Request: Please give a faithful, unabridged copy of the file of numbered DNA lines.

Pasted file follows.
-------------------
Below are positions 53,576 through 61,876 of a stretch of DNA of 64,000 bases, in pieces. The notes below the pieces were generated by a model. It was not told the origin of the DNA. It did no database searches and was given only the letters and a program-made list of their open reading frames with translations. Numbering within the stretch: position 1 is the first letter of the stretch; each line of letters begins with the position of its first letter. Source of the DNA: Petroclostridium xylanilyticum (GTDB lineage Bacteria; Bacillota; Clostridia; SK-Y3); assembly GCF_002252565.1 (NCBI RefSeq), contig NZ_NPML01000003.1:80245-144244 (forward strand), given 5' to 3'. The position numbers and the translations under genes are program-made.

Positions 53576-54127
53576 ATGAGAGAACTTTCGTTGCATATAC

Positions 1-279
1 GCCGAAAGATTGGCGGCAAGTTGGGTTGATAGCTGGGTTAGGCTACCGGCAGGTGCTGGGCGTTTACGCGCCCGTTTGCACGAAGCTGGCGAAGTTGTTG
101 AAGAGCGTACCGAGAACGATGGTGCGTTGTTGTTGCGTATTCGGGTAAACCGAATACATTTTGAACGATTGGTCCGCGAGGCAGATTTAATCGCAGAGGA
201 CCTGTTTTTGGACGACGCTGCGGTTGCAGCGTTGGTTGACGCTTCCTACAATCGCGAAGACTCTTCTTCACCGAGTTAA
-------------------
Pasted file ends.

Below are positions 53,576 through 61,876 of a stretch of DNA of 64,000 bases, in pieces. The notes below the pieces were generated by a model. It was not told the origin of the DNA. It did no database searches and was given only the letters and a program-made list of their open reading frames with translations. Numbering within the stretch: position 1 is the first letter of the stretch; each line of letters begins with the position of its first letter. Source of the DNA: Petroclostridium xylanilyticum (GTDB lineage Bacteria; Bacillota; Clostridia; SK-Y3); assembly GCF_002252565.1 (NCBI RefSeq), contig NZ_NPML01000003.1:80245-144244 (forward strand), given 5' to 3'. The position numbers and the translations under genes are program-made.

Positions 53576-54127
53576 ATGAGAGAACTTTCGTTGCATATAC

Positions 1-279
1 GCCGAAAGATTGGCGGCAAGTTGGGTTGATAGCTGGGTTAGGCTACCGGCAGGTGCTGGGCGTTTACGCGCCCGTTTGCACGAAGCTGGCGAAGTTGTTG
101 AAGAGCGTACCGAGAACGATGGTGCGTTGTTGTTGCGTATTCGGGTAAACCGAATACATTTTGAACGATTGGTCCGCGAGGCAGATTTAATCGCAGAGGA
201 CCTGTTTTTGGACGACGCTGCGGTTGCAGCGTTGGTTGACGCTTCCTACAATCGCGAAGACTCTTCTTCACCGAGTTAA